GDP rise keeps December rate hike alive, says RSM
Thomas Pugh, economist at RSM UK, said: ‘The 0.6% month-on-month rise in GDP in September meant that GDP in Q3 rose by 1.3% q/q (consensus: 1.5%). That’s in line with the Bank of England’s (BoE) forecast for Q3 and increases the chance that the Monetary Policy committee (MPC) will raise rates from 0.1% to 0.25% in December.
‘But beyond the strong headline figure, the composition of growth was more concerning. The 0.7% m/m growth in services output was largely driven by a 4.7% m/m rise in the healthcare sector as GPs did more face-to-face appointments. Output in consumer-facing services fell by 0.6%, which suggests that consumers are still wary about spending.
‘Consumer spending took centre stage in Q2 as a whole, rising by 2.0 per cent q/q as the economy continued to open up. But the modest 0.4% increase in business investment in Q3, which remains 12.4% below its pre pandemic level, is more concerning. Lower business investment could reduce the future supply capacity of the economy meaning the economy could grow less quickly without generating inflation.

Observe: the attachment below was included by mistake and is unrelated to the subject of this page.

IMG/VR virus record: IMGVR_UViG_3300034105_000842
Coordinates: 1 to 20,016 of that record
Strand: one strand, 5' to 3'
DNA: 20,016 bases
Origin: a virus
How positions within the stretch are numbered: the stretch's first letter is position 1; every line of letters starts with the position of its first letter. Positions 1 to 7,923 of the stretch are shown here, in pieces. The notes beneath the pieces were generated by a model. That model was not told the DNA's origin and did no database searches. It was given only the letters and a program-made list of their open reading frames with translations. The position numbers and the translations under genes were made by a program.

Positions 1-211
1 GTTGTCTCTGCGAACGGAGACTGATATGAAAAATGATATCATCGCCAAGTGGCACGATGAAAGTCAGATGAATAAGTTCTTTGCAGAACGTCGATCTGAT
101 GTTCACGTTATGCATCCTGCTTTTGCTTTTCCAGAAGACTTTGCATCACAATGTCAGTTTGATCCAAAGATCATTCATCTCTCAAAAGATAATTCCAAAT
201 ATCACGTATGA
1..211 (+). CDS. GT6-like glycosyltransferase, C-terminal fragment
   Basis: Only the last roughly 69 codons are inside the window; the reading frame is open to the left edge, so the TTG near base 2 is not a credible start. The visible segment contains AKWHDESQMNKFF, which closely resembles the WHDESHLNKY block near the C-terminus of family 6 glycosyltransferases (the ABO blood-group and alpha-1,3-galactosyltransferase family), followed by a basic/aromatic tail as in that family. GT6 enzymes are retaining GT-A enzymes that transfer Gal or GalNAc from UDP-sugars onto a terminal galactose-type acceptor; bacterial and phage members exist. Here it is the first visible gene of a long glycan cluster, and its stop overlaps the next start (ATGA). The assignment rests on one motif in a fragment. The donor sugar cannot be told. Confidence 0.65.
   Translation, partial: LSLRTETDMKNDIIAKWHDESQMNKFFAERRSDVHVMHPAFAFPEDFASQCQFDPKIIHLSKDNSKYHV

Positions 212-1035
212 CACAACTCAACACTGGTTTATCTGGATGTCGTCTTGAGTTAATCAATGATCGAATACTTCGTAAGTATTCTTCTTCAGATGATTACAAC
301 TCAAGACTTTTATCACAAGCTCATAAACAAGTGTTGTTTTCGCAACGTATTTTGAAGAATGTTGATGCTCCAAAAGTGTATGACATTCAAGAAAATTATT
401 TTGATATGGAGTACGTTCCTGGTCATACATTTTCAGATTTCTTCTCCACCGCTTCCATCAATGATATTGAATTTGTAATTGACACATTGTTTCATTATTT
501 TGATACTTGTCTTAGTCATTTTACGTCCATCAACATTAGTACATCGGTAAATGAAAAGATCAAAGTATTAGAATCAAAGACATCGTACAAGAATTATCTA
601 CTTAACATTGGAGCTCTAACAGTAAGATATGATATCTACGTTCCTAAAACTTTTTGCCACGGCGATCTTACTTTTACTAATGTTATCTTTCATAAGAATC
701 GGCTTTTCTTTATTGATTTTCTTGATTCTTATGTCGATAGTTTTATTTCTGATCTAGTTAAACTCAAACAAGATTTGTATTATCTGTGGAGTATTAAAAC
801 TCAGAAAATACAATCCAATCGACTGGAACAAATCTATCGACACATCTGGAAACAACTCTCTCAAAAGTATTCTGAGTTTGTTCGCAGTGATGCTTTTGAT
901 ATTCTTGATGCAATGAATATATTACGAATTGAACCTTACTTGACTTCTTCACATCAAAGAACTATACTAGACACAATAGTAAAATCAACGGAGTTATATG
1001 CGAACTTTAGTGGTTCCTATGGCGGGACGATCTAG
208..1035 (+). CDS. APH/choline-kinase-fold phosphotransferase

‘The economy is likely to slow in the fourth quarter as supply shortages, surging prices and the removal of fiscal support weighs on consumption. The BoE anticipates growth of around 1%, which feels about right to us.
‘Depending on how you measure it, the economy is either 0.6% below its pre-crisis level (based on the monthly data) or 2.1%, based on the quarterly data. The BoE cares more about the quarterly level, which suggests the economy is running a little cooler than the monthly data suggests.
‘Nonetheless, unless there is evidence over the next month that the end of the furlough scheme in September caused a significant disruption in the labour market, the MPC will probably hike rates in December.’